Shadow chancellor Rachel Reeves has vowed to renew and enhance the UK-EU trading partnership if Labour is elected at the next General Election.
Reeves said Boris Johnson had a “blind spot” while dealing with Brussels post-Brexit and that “gaps have not been filled” in the UK-EU trade deal in the past seven months.
British exports to the EU slumped significantly in January when the UK left the single market and customs union, however they have since recovered.
Reeves told the Financial Times that Labour would set about improving the trade deal by reducing bureaucracy on the movement of goods like food, drink and pets.
She hinted that this would come through signing up to an agreement to follow Brussels’ food and health safety standards, which would eliminate the need for the majority of checks on goods between Great Britain and Northern Ireland.
The former Bank of England economist also called for a deal to be struck to see British musicians able to travel and perform more easily in the EU and for UK professional qualifications to be recognised on the continent.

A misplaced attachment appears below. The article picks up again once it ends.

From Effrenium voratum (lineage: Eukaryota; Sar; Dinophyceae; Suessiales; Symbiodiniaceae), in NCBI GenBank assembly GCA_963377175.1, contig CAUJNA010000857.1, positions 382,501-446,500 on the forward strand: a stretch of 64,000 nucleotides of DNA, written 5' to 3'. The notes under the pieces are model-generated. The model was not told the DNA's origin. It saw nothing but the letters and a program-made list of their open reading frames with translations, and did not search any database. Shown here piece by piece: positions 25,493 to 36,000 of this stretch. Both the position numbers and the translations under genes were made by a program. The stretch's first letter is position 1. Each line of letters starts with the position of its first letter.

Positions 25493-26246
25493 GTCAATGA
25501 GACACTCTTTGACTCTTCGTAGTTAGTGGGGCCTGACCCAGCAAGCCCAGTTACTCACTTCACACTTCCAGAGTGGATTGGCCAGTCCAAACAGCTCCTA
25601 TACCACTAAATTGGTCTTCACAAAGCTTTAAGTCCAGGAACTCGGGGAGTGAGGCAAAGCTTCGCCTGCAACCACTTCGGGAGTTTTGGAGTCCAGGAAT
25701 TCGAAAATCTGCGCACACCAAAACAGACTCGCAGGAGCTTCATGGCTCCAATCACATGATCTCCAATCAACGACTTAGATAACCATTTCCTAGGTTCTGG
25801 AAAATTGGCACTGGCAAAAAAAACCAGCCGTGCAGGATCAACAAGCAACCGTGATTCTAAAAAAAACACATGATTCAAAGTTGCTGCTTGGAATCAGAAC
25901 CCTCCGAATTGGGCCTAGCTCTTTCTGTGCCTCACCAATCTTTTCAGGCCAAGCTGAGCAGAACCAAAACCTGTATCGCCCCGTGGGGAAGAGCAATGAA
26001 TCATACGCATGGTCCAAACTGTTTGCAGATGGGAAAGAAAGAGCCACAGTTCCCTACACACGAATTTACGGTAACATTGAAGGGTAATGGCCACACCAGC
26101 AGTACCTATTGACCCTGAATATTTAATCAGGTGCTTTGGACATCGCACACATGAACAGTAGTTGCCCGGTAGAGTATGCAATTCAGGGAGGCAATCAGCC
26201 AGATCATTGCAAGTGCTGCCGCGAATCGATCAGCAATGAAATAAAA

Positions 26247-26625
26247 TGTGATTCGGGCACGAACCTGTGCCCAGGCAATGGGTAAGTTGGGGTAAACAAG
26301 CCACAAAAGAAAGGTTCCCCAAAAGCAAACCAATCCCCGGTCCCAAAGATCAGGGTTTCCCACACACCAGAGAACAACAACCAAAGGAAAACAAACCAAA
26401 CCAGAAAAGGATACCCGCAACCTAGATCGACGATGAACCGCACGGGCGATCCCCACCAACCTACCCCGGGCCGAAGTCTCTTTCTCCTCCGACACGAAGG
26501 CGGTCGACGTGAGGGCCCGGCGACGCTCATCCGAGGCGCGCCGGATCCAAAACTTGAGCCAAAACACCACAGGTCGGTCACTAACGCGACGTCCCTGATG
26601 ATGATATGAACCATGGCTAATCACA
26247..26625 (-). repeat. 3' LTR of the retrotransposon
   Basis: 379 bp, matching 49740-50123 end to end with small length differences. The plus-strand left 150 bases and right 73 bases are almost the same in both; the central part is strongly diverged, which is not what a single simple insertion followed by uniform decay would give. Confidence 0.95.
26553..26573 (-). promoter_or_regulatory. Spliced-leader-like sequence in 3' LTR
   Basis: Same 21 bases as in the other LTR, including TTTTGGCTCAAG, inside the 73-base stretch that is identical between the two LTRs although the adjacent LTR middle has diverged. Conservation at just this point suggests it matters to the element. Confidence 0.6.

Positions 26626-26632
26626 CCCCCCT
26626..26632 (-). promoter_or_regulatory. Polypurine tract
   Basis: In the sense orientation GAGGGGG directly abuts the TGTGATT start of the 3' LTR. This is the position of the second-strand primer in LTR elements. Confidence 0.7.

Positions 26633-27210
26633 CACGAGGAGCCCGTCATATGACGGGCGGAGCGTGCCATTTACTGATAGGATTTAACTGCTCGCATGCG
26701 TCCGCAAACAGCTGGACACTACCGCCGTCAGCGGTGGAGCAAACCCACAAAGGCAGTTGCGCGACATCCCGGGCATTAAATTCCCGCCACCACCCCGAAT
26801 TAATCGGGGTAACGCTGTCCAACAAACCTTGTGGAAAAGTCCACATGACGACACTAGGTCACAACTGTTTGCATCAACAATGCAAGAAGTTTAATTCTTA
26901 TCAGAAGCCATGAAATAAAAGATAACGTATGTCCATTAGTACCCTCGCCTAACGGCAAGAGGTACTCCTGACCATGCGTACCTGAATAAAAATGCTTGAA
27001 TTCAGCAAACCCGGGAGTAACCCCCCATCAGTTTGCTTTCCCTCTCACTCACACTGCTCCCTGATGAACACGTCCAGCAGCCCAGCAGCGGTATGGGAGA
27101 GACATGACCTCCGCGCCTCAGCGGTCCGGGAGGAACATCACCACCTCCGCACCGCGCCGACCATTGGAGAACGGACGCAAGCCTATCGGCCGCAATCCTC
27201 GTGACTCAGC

She also defended Labour’s decision last December to vote for Johnson’s UK-EU trade deal.
“No deal would have been a disaster,” she said
“We thought the deal would be built on, but gaps have not been filled in.”
Reeves was appointed shadow chancellor by Sir Keir Starmer in May, after Anneliese Dodds was sacked after just a year in the job.
One of her first major policy announcements was a “Buy British” push, which would see Labour boost UK manufacturing and force government departments to buy more locally made goods.
She likened this to Joe Biden’s “Made in America” policy platform during the 2020 presidential election.
“Biden is ripping up a lot of the rules, and the economy there is growing faster and producing jobs that support families,” she said.
Reeves is also setting the government five tests for its stewardship of the post-Covid economic recovery.
This includes boosting exports, assessing whether UK industries are improving, whether job security is getting better, whether economic growth is spread evenly across the country and whether the recovery is environmentally sustainable.